What we all might say in behalf of Dan Rather is that last year's George Bush/National Guard fable, however shabbily conceived and accomplished, didn't get anyone killed. No one can say such a thing about Newsweek's Guantanamo/Koran story, which as of May 16 had gotten at least 17 rioters killed here and there -- while damaging U.S. relations with the Islamic world in ways unknowable.
All this on account of one short report in the magazine's "Periscope" section of May 9 -- a report played up expertly by Islamist agitators; to wit, that "in an attempt to rattle" terrorism suspects held at Guantanamo Bay, U.S. interrogators "flushed a Qur'an [as Newsweek ingratiatingly spelled 'Koran'] down a toilet." Next thing we knew, students in the Afghan capital of Kabul were burning an American flag, chanting "Death to America," and fanning out to attack international relief agencies and beat up their staffs. In the town of Khogyani, police fired into a crowd of hundreds.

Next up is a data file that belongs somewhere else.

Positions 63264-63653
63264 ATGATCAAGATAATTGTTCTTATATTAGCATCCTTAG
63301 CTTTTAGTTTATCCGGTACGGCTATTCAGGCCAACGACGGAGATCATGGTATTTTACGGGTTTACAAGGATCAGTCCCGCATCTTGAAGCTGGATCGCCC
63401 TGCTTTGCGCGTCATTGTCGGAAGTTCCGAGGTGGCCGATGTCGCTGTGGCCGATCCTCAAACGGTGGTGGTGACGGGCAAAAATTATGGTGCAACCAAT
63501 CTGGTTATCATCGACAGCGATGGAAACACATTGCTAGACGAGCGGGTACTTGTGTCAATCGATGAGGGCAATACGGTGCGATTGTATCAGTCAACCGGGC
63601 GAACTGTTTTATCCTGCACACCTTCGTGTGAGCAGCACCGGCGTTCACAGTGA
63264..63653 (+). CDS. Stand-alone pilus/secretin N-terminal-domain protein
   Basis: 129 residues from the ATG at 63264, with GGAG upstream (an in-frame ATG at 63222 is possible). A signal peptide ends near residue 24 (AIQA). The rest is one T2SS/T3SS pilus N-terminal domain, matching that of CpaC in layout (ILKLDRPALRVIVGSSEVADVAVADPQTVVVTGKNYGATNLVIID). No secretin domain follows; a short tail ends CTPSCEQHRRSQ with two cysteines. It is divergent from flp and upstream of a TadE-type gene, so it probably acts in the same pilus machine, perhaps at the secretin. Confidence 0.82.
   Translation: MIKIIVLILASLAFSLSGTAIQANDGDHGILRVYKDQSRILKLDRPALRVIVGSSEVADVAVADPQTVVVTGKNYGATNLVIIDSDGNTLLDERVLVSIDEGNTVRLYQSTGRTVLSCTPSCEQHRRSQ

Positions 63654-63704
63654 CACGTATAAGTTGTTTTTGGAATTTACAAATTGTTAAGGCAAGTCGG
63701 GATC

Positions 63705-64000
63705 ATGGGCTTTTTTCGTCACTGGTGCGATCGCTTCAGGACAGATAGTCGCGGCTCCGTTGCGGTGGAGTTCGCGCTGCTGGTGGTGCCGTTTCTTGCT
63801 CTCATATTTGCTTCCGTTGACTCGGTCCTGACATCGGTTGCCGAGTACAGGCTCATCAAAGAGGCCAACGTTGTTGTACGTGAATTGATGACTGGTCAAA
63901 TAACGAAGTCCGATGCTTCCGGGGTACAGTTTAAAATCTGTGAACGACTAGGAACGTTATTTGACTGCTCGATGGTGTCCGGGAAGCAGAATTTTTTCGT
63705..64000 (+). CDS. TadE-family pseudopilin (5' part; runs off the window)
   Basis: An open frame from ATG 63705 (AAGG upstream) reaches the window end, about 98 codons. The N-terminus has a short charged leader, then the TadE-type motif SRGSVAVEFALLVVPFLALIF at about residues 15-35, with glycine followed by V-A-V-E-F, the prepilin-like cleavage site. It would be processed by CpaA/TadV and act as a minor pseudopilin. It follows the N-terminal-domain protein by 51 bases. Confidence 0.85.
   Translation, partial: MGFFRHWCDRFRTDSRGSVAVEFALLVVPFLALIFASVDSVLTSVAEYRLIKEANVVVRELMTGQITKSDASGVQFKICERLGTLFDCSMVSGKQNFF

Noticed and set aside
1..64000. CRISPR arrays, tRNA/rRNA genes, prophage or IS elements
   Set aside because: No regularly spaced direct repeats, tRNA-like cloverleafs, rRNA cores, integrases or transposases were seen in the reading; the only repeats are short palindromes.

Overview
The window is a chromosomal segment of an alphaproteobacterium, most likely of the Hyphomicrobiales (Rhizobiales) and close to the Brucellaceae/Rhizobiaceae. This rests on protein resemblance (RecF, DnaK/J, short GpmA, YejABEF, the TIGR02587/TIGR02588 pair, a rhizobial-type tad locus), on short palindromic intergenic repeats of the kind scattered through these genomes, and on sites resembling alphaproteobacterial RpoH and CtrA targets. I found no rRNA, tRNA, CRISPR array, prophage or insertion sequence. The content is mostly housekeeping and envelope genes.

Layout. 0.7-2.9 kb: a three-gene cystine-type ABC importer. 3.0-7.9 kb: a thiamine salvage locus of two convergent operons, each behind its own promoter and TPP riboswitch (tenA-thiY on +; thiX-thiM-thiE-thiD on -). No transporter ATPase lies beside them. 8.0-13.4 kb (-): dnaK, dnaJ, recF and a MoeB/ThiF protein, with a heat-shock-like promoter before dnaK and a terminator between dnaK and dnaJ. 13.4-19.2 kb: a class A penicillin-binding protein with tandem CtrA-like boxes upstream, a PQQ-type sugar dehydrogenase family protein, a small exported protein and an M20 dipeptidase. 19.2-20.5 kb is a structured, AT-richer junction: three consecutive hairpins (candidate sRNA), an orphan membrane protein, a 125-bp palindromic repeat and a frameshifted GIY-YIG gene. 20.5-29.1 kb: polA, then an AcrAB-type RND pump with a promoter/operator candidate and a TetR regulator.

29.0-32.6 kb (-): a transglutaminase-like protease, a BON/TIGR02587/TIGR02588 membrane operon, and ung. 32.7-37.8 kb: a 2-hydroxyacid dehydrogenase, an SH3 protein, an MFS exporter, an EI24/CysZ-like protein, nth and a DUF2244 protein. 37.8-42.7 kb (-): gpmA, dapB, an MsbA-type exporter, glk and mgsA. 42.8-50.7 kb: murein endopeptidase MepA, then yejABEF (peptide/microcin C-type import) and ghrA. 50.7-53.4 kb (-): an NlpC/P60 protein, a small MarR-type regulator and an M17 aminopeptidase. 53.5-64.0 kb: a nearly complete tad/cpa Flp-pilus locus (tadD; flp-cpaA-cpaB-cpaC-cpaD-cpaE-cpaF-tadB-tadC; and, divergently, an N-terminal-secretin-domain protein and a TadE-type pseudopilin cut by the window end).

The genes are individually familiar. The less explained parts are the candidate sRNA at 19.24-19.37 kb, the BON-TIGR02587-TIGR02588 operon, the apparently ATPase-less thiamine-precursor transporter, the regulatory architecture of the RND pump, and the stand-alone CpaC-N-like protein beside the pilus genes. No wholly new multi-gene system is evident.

At last came Newsweek's lame apology. The source for the story -- "a senior U.S. government official who was knowledgeable about the matter" -- couldn't, um, be sure he/she had been right after all; therefore, the magazine regretted that "we got any part of our story wrong, and extend our sympathies to victims of the violence," etc. Well, you win some, you lose some ...
You sure do, all of us journalists (however grand and over-advertised) being humans as well as journalists. We all make mistakes. Some of us start as early as possible. (Ah, the stories I could tell from very personal experience!)
Why the fuss, then, over the Koran story? Well, partly, of course, on account of the deaths the story caused directly, and the damage it continues to inflict on the interests of the United States. Can that be all, though? I think we see in the cold, casual dissection of American tactics in the terror war the kind of performance we have come to expect of the U.S. media.
Plenty of Americans no longer regard the media as automatically, reflexively, on America's side in foreign contests. Where's the quaint presumption nowadays that the people who tell the stories, and those who view or read them, share an interest in their country's success? You hope for that presumption, and sometimes you find it. Disturbingly often what you find instead is liberal-tilting American reporters covering American war efforts with the same critical "detachment" Al Jazeera might bring to the task.
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